Washington, D.C. – National Association of Manufacturers President and CEO Jay Timmons released the following statement on the loss of his father, Warner Timmons, to COVID-19:
“Our hearts were shattered last night when the patriarch of our family, Warner Timmons, died alone in a hospital. Our family is now among the hundreds of thousands of grieving families who have had a loved one suddenly and senselessly stolen by COVID-19. My mother, his wife of 66 years, was allowed to visit my father’s hospital bedside to say a final farewell the day before only because she had already recovered from the same virus. My husband, my children and I had to say our last ‘I love you’ over a computer screen.
“This hurts. It hurts in ways I never imagined. As my entire family has been, Dad had been extraordinarily careful in following CDC guidelines, even as others in public places were not. Just a couple of weeks ago, my father was perfectly healthy. With his energy and strength, you could have mistaken him for someone decades younger. He had no preexisting conditions, no serious health issues, no ‘co-morbidities.’ He bragged about not even having had a cold since 2004. That’s how powerful and virulent this virus is. It can take any of us.
“Over the years, the father–son bond between my Dad and me had gotten so much stronger. We always had a special relationship, perhaps because I am my parents’ only child. But when Rick and I had children of our own, the relationship became even more special as I watched him interact with his grandchildren—a goofy, fun, pure love that impacted them profoundly.
“I am proud and blessed to be Warner Timmons’ son. I share his name, as does my own son. I inherited his sarcastic chuckle and his devious laugh, as well as his love of practical jokes—and there has never been someone as good at them as him. His timing was perfect right until the end. He always looked out for those less fortunate and was always rooting for the underdog—traits that he impressed on me to carry with me throughout my career. He passed on his love of animals, especially rescued dogs and cats, of which there were many in our family. Dad taught me how to tie a tie perfectly as I entered the working world—a full Windsor knot with a dimple in the center, even though I was applying to work at a fast-food restaurant. He taught me to be respectful to every other human being I encountered and to always have confidence in myself. Even though he was raised in difficult economic conditions during the Great Depression, he coached me on the importance of table manners, of extending courtesy toward others and of maintaining a firm handshake. He taught me to work hard and to take pride in that work. His own work ethic was strengthened during his time in the U.S. Air Force, where he was an airman first class—and was also first chair trumpet in the Air Force Band on his last tour of duty in the former French Morocco in the 1950s. He enjoyed passing along his love of music to his grandkids. I, however, did not inherit that talent. Nor did I enjoy fishing as much as he did, but we did a lot of it when I was a kid, and his grandchildren have many fond memories of learning to fish with their beloved Granddaddy.
“This was all so preventable. For the past 10 months, I’ve tried to do everything I can personally and professionally to help save lives and livelihoods from COVID-19—to encourage Americans to do the right thing, to protect the most vulnerable, to support those on the front lines of this fight and to safeguard manufacturers in the United States. To watch others flout the guidelines even as doctors and nurses do herculean work has been frustrating. My father’s death leaves a profound sense of sadness laced with anger. The fact is that my Dad—like thousands and thousands of other Americans—would no doubt be alive if someone else had just been a little more cautious and even done something as simple and effortless as wearing a face covering. And that careless individual may have taken the virus more seriously if our national leaders had modeled appropriate behavior and done more to encourage Americans to follow those simple guidelines that would have kept our country safe. And I say all of this only in the hope that it will awaken others to the need to be more careful and more considerate of our fellow human beings.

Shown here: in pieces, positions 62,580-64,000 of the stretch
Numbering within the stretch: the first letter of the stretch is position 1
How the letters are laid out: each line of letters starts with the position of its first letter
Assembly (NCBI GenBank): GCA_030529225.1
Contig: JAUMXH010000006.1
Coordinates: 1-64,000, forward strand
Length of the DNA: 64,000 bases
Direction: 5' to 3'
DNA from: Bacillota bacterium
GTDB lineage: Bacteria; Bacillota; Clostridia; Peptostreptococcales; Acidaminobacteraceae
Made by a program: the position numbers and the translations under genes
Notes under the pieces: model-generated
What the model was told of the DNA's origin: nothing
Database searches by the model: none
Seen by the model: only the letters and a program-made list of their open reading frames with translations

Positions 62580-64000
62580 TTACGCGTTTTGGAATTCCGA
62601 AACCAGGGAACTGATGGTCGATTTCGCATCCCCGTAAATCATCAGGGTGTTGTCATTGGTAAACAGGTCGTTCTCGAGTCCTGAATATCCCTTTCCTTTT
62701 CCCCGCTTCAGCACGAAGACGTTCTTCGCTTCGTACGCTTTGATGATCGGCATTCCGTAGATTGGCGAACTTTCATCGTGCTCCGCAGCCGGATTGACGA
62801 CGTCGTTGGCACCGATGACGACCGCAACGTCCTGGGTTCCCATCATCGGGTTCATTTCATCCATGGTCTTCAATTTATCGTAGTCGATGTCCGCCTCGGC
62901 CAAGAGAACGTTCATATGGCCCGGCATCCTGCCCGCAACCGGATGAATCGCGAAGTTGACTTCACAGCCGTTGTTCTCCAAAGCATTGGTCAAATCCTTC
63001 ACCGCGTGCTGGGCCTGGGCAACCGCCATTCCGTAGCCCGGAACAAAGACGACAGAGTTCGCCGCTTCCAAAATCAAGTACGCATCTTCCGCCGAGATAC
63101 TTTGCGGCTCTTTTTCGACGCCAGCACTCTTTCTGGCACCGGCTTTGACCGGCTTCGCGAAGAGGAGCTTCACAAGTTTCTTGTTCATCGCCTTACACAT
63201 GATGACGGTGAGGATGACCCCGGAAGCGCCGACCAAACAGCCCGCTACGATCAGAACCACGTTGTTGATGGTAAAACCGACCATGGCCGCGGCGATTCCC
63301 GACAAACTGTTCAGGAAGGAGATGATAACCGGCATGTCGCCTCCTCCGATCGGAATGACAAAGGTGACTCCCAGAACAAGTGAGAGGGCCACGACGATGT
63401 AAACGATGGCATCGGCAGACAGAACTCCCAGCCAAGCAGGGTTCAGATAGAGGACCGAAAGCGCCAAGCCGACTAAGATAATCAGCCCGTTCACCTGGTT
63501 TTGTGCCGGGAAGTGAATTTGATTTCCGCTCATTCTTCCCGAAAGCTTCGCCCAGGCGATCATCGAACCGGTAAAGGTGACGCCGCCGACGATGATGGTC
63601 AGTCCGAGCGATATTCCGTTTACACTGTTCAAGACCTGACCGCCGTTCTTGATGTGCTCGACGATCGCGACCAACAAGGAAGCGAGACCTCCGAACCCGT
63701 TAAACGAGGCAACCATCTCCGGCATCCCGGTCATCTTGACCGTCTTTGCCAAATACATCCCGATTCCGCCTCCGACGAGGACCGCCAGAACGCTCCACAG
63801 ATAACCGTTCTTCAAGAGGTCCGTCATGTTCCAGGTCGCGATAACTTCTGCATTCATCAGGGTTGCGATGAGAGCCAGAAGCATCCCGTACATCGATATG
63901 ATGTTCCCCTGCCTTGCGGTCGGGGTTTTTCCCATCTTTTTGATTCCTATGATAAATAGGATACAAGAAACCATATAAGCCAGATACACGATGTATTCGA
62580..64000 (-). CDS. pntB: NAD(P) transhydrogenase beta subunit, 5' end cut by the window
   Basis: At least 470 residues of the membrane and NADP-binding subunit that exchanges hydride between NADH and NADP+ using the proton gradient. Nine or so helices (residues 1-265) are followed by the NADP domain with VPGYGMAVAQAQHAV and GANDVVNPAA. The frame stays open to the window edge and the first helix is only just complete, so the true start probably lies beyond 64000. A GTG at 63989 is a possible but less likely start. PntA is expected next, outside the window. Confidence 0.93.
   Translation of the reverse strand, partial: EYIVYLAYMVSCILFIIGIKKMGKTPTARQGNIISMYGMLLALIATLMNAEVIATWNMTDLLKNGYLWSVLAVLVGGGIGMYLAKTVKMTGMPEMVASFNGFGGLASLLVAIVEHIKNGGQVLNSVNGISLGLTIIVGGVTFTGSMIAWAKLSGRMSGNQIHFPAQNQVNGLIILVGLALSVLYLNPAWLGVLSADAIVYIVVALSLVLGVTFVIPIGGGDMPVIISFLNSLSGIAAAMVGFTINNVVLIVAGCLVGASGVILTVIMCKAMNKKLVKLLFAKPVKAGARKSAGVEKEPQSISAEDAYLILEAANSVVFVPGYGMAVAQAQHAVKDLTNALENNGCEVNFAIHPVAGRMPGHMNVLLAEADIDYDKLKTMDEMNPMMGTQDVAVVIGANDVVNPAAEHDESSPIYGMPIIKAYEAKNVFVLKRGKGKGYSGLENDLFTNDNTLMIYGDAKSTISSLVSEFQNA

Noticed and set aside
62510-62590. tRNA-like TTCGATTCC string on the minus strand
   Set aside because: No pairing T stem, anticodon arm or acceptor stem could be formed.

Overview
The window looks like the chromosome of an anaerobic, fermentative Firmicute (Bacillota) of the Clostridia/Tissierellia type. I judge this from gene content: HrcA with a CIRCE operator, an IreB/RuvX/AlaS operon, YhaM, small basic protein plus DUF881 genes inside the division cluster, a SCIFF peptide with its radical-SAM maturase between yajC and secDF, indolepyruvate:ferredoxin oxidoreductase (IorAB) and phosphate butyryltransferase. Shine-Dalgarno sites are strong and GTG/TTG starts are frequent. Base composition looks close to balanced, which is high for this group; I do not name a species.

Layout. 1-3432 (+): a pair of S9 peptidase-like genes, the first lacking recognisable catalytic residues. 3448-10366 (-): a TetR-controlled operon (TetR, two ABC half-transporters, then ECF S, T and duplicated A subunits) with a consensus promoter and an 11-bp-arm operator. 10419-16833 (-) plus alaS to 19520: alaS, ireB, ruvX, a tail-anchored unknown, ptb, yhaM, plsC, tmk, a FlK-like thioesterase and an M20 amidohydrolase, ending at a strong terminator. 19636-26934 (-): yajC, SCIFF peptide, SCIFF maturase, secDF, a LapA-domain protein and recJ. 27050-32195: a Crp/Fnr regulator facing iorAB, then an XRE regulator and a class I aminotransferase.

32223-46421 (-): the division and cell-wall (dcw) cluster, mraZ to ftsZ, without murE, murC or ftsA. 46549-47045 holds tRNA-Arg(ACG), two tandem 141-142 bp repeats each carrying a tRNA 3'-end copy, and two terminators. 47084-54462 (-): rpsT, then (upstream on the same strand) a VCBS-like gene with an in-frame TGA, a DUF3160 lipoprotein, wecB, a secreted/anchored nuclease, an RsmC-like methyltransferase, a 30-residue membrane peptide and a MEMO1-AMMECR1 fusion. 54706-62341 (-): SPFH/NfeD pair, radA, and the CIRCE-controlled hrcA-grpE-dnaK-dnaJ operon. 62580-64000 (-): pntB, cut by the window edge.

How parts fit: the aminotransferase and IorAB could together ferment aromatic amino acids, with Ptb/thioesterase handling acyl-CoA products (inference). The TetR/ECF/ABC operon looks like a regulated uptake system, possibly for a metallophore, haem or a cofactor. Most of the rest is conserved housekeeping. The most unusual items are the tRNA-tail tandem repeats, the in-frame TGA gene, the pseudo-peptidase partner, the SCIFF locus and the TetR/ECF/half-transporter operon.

“So this is my plea as I prepare to bury my father and comfort my mother for a life without her soulmate: wear a face covering, practice social distancing, avoid large gatherings of all types, wash your hands and always be cautious. Protect your loved ones and your neighbors. These winter months, while manufacturers produce and distribute vaccines, are the most critical yet.
“Maybe the most important thing I learned from my Dad is to never back down from a fight. So, Dad, I promise you one more time that I won’t stop now. I’ll keep fighting, in every way I can, to help others and to get our country that you loved so much to the other side of this nightmare that was so preventable. And I will hope and pray that doing so will protect other families from enduring the searing pain that we feel right now.”
The National Association of Manufacturers is the largest manufacturing association in the United States, representing small and large manufacturers in every industrial sector and in all 50 states. Manufacturing employs more than 12.2 million men and women, contributes $2.35 trillion to the U.S. economy annually and has the largest economic multiplier of any major sector and accounts for 62% of private-sector research and development. The NAM is the powerful voice of the manufacturing community and the leading advocate for a policy agenda that helps manufacturers compete in the global economy and create jobs across the United States. For more information about the NAM or to follow us on Twitter and Facebook, please visit www.nam.org.